Okay so here we go… back to the goods. I made a few changes to the recipe, but nothing major. For one, I didn’t use a garlic oil, perse, instead I have a large jar of minced garlic in olive oil in my fridge, and I simply measured out some of the oil and used that. I guess that is garlic oil, really, but it’s not the kind the recipe suggests. I also used a bit more than called for, maybe a teaspoon more. I used twice the amount of cheese- that’s 4 cups- and I used Wisconsin sharp cheddar because I didn’t want to be bothered going to buy Cabot. But Cabot is awesome cheese. I omitted the cheese powder completely. Nor did I use the mustard powder. Not a big fan of Mean Mr. Mustard.



  • 1 pound pasta (I always use cavatappi/celentani)
  • ¼ cup all-purpose flour
  • 2 ¾ cups milk
  • 2 ounces Vermont cheese powder, optional
  • 2 cups shredded white cheddar cheese
  • ½ teaspoon ground black pepper
  • ½ teaspoon ground mustard powder, optional
  • ¼ to ½ teaspoon salt, to taste
  • 2 ounces butter
  • 2 teaspoons garlic oil, optional
  • 2 teaspoons pizza seasoning or rosemary and thyme
  • 2 ½ ounces Japanese panko (coarse bread crumbs)


  1. Preheat the oven to 350°F. Grease four 1 ½ to 2-cup ramekins, or one 2-quart baking dish.
  2. Cook the pasta in boiling salted water until al dente (slightly firmer than you would normally eat it). Drain, & set aside.
  3. In a large saucepan set over medium heat, whisk together the flour, milk, and cheese powder. Bring to a boil.
  4. Remove from the heat and stir in the cheese and seasonings. Stir occasionally, until cheese is completely melted.
  5. Stir the pasta into the cheese sauce. Spoon it into the baking dish(es).
  6. Melt the butter and garlic oil together, then stir in the pizza seasoning and panko bread crumbs. Sprinkle a thick layer over the pasta and cheese.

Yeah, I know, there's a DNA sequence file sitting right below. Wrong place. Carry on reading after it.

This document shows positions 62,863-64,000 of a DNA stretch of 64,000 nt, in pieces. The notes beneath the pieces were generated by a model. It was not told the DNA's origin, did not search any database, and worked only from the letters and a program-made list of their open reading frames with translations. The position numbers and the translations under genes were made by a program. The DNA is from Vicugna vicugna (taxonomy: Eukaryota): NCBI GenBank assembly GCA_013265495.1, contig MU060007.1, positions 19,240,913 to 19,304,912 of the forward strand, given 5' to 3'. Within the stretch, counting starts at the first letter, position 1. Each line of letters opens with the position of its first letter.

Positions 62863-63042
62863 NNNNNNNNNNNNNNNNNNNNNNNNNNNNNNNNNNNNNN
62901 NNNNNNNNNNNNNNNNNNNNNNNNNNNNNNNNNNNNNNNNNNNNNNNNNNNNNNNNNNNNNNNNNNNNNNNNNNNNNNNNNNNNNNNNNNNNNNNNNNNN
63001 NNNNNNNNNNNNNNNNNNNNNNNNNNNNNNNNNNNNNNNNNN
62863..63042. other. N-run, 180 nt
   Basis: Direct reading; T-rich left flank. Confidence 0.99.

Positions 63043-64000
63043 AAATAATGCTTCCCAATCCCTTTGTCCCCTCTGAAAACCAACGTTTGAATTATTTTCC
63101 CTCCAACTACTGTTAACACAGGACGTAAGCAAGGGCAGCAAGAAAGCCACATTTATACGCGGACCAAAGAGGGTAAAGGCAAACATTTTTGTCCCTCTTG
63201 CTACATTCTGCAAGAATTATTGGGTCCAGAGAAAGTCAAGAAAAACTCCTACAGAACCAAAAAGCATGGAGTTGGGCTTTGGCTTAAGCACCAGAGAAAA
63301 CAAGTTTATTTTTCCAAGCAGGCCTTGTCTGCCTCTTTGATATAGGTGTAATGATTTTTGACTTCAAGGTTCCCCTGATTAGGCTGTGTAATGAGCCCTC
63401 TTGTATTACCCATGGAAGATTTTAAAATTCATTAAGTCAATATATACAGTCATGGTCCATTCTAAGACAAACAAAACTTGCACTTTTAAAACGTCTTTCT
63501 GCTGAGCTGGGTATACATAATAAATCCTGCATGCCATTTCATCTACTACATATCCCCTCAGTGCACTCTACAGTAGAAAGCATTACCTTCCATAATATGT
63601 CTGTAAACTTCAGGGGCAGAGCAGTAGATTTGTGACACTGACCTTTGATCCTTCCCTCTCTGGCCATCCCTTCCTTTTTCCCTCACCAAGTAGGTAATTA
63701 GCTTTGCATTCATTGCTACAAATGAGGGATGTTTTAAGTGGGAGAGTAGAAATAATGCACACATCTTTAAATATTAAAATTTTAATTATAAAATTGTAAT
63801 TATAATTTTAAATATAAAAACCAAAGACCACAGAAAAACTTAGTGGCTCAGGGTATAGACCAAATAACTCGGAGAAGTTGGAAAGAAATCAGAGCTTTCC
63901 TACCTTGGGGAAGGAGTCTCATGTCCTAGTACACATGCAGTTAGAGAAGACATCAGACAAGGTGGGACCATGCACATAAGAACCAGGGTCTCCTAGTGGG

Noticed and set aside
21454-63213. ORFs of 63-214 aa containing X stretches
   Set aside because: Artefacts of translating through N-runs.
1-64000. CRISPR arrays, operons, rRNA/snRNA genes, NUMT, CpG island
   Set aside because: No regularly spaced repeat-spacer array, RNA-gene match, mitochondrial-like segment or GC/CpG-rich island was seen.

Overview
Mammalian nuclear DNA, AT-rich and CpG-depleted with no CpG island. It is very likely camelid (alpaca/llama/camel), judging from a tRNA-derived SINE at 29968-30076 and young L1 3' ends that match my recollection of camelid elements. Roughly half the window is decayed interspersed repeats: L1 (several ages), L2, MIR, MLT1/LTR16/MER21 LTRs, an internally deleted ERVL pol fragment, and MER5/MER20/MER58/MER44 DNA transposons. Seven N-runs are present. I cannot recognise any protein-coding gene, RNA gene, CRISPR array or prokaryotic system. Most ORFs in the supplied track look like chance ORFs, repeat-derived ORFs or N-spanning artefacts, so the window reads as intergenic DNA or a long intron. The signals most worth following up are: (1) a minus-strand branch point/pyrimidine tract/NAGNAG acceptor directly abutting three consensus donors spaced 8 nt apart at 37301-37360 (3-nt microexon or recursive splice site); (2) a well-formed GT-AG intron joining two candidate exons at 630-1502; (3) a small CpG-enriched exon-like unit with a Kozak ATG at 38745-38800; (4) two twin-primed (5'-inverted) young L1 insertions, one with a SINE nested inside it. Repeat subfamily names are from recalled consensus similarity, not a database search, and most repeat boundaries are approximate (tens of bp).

7. Bake the casserole for 25 to 35 minutes, until bubbly and lightly browned. Remove from the oven, and serve hot.

You can use any kind of tubular pasta for this- I always use cavatappi, it’s my favorite. But rigatoni, ziti or shells would be awesome too. I try and stay away from elbows, just because it reminds me of my grammar school hot-lunch macaroni & cheese (which was pretty good actually, but I don’t really want to be reminded of it now when eating my dinner). I think it’s fun to try different kinds of pasta for things, you’d be surprised at how it can change your entire perception of the dish.

If you’ve never used panko before, I highly suggest it. I find them to have a fantastic crunch when used for frying, as opposed to the way regular breadcrumbs seem to just absorb moisture, and on the top of this it retained it’s crunch despite not being completely browned. The garlic & herb in the topping was something I never would’ve thought of, but damn…

How was it?

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  1. Miss. Rehab,

    I must say that I agree precisely one hundred percent with your views on “fake” foods, and altered recipes. Those who attempt to “diet-it-up” by using artificial ingredients are simply just fooling themselves. Here in the UK it is simply frowned upon for chefs to utilize products that have been altered or substituted to simply cut out a measly calorie or two, in consequence sacrificing the richness and heritage of the original recipe. Cheers.

    Bruce Willington

  2. i came across this o pinterest, and i must say that is the funniest post on a food blog i have ever read! you took the words right out of my mouth! i hate the recipes (for desserts especially) that have you using yogurt instead of butter or some sort of other nonsense!